The Case of the Mad Baby: Constructing Evidence in the Nineteenth-Century Science of Childhood

Thursday Lecture Series, Evidence

April 14, 2011 Thursday, 12:15pm EDT The Heyman Center, Columbia University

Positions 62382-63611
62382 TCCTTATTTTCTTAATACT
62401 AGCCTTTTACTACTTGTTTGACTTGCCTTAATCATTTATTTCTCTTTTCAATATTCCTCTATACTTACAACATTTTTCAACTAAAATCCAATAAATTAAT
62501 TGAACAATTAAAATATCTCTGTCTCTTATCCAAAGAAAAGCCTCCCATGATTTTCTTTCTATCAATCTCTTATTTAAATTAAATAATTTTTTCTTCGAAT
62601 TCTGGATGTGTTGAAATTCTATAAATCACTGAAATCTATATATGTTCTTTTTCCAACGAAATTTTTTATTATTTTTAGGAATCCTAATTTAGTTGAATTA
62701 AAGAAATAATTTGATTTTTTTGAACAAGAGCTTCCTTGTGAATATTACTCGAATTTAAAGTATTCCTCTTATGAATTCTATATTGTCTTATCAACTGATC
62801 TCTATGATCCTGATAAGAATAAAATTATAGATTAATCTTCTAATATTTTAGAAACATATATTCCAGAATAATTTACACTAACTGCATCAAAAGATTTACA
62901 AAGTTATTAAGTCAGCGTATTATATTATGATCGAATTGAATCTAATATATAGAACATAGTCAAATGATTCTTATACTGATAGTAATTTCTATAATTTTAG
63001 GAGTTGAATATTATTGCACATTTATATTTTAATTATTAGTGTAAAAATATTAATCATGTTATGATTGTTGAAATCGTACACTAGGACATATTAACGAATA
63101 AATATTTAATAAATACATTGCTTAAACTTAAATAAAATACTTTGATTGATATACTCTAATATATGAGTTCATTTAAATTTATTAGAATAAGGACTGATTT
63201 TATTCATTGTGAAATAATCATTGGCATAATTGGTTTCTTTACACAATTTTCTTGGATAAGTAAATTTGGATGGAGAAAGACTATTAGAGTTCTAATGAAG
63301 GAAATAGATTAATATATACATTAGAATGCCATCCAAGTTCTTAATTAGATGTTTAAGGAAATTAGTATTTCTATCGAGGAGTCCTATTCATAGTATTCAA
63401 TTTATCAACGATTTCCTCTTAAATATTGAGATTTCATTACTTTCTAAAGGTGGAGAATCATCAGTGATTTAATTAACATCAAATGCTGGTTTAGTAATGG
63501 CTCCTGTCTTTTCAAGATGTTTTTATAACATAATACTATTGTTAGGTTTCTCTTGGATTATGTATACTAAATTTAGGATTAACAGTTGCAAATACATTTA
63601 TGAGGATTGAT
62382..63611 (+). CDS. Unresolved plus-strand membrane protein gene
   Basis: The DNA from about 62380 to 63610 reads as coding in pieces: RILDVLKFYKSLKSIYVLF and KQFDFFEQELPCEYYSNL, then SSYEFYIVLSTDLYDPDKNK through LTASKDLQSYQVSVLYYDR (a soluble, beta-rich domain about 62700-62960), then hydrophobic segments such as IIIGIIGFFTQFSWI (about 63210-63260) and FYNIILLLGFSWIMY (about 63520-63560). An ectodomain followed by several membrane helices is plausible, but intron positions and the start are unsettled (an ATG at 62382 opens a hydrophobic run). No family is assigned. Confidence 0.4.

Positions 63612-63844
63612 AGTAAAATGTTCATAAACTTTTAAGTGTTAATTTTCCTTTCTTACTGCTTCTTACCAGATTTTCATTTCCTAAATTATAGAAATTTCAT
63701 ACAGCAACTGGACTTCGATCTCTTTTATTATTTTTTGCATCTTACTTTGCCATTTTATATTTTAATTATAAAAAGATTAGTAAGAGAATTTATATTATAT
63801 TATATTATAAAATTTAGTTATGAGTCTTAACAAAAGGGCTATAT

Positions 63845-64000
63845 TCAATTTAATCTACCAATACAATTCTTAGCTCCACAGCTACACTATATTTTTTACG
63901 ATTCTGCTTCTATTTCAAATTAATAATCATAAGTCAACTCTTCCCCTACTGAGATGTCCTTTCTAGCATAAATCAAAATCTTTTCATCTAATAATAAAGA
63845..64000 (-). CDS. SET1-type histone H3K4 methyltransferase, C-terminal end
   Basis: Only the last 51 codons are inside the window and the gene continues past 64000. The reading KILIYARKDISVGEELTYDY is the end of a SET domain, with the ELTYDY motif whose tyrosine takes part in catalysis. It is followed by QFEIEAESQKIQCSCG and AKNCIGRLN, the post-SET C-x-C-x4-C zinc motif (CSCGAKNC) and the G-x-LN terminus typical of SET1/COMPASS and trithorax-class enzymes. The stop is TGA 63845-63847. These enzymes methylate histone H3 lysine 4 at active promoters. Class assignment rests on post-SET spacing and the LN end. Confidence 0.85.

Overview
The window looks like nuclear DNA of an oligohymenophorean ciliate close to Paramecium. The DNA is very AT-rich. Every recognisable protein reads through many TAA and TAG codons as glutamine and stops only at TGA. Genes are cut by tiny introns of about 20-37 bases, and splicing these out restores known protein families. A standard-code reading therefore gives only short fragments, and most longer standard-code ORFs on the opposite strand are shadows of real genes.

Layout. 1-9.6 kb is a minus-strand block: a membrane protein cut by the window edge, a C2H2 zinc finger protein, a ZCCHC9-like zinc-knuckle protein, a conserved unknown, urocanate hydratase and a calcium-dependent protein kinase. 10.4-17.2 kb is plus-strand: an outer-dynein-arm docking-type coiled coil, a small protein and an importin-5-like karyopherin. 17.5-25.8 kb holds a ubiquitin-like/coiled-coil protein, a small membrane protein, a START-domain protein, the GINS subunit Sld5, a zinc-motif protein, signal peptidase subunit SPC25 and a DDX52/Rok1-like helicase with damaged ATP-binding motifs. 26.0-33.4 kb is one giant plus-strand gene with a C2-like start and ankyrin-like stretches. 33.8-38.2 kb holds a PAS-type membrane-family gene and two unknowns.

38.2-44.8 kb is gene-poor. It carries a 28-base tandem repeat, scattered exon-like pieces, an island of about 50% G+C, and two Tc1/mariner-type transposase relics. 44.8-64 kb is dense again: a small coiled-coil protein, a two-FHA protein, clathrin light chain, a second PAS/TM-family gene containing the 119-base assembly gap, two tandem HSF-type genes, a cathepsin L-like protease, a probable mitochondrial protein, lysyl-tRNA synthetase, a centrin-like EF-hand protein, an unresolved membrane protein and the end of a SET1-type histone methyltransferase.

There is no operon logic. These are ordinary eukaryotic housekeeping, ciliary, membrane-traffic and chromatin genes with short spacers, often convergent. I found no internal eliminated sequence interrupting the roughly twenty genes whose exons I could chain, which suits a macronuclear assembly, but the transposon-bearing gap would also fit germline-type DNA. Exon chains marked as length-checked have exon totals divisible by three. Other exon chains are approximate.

Is it possible for a baby to be “mad?” And on what grounds could you make a diagnosis? The nineteenth-century development of the sciences of psychiatry and psychology raised complex issues as to what constituted evidence in these domains, but such questions were doubly difficult when applied to the sphere of childhood. Sally Shuttleworth’s paper looked at the ways in which literary evidence was deployed in the emerging fields of child psychiatry and psychology, drawing from the novels of Eliot and Dickens, as well as autobiographical narratives. It also explored the gender wars regarding the gathering of evidence. Should the cold observing eye of masculine science be privileged over maternal knowledge and understanding? The paper concluded with discussion of the internal battles waged in the Child Study Movement of the 1890s, as different constituencies defended radically opposing models of gathering and defining evidence.